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Origins: Carmelite Roots in the Holy Land

by Fergus Lickteig, O. Carm.
photos: The Carmelite Fathers


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“I have led you into the land of Carmel to eat the fruit and the good things thereof.”(Jeremiah 2:7)

Thirty miles west of the Sea of Galilee, and jutting into the Mediterranean sea at the city of Haifa, is a chain of mountains called Mount Carmel.

Here, on these mountains in the land of Palestine, is the cradle of one of the Church’s most glorious contemplative orders – the Carmelites.

Carmelite tradition holds that the order of Carmel has old testament roots, originating with the prophet Elijah. The spirit of this prophet imbues the whole of Mount Carmel, and the Carmelites regard him as both their model and father.

The beginning of the Carmelite story, says tradition, is called the Prophetic era, which lasted from the time of Elijah until the time of Christ.

After the time of Christ, during the Byzantine era, Greek hermits lived on Mount Carmel until their way of life was ended by the Saracens in the 7th century.

The Latin era began with the Crusaders, who succeeded in pushing the Saracens back from the coast, and set up their Latin kingdom in the Holy Land around the year 1099. They made Acre, a city north of Haifa, their capital, since Jerusalem was not always secure against the attacks of the Moslems. In addition to heavy fortifications, the Crusaders built an elaborate harbor at Acre. For some 200 years, until Acre finally fell again to the Saracens (1291), this port was the gateway through which Crusaders and pilgrims alike entered and left the Holy Land.

From 1206 to 1214, St. Albert was the Patriarch of Jerusalem, but danger from the Saracens required that he too make his headquarters in Acre. It was to Albert that the Latin hermits living on Carmel went to ask for a Rule of Life. Albert was in some sense their neighbor, living 8 or 10 miles away across the bay, and within sight of Mount Carmel.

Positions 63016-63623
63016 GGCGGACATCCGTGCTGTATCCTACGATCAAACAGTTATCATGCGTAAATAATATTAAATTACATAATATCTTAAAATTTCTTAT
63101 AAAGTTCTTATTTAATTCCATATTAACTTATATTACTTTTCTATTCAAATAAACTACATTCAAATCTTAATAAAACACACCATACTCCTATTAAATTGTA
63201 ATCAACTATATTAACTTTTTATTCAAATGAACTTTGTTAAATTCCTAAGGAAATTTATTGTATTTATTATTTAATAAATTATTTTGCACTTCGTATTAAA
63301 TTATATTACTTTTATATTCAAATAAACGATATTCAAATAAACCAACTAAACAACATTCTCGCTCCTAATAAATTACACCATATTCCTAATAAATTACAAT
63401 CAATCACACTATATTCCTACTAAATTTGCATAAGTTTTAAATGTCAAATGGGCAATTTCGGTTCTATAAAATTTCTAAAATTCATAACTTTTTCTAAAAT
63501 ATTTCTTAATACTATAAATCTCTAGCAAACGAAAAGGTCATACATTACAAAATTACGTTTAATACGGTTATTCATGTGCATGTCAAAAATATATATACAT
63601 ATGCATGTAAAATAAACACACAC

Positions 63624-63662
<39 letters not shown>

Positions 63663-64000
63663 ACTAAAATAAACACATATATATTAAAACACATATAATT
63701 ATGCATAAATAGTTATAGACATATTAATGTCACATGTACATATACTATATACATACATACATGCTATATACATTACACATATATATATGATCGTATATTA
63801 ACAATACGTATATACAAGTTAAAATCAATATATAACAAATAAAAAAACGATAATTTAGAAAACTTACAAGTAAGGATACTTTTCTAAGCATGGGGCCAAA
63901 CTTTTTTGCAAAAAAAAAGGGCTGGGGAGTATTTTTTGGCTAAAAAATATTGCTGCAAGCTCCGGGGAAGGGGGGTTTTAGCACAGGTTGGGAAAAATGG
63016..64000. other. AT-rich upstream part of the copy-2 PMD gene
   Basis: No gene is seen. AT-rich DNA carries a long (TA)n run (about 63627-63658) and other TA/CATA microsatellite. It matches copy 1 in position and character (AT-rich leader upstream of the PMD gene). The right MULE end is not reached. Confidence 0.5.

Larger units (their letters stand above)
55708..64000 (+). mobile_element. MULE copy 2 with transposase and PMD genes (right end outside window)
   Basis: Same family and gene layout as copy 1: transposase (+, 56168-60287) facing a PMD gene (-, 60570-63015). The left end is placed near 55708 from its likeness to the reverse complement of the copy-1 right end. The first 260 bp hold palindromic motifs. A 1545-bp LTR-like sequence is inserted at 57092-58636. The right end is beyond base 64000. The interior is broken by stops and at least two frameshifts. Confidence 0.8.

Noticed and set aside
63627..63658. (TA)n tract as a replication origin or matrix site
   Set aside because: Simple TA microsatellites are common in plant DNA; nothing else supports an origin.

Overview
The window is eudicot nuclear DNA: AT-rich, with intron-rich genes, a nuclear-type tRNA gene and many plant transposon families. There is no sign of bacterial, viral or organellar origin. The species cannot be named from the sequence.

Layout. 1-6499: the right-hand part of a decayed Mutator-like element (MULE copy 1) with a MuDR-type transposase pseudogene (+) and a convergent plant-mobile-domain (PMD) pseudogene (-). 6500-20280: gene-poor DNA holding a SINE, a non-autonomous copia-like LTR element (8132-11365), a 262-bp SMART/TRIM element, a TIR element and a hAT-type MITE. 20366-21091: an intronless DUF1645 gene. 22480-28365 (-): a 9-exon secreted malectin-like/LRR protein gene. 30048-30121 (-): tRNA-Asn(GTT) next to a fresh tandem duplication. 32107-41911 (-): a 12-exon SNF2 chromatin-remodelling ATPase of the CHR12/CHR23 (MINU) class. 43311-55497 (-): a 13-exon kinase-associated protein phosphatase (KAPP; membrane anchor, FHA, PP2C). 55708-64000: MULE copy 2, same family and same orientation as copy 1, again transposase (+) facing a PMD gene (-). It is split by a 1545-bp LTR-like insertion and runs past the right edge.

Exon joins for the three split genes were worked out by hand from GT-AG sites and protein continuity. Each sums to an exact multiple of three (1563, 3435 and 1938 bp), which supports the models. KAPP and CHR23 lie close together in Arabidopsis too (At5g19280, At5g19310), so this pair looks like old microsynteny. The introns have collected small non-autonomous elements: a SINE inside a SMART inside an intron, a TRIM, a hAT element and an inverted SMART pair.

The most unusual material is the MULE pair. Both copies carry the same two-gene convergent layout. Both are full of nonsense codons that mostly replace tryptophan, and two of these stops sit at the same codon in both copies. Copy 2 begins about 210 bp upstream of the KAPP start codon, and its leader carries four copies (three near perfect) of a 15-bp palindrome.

Before he became Patriarch of Jerusalem, Albert was an important emissary of the Pope in western Europe, and was often sent to settle disputes between civil and religious leaders, and to deal with new forms of religious orders which began to spring up throughout Europe at the end of the 12th century. So, he had much experience and knowledge to share when he gave the Carmelites their Rule.

The Rule is addressed to the “Brethren who dwell on Mt. Carmel, near the fountain of Elijah,” and speaks of a life of prayer, solitude and silence, describing to some extent the way the Latin hermits on Carmel already were living.

The grotto of Elijah in Stella Maris monastery in Haifa, where the promontory of Mount Carmel rises out of the sea. The monastery is run by the Discalced Carmelites as a study center and hospice for pilgrims. For thousands of years, the space was a cistern which was sacred to Elijah. According to tradition, the prophet hid here from the angry Jezebel who sought his life after he humiliated the priests of Baal.

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Tags: Holy Land Historical site/city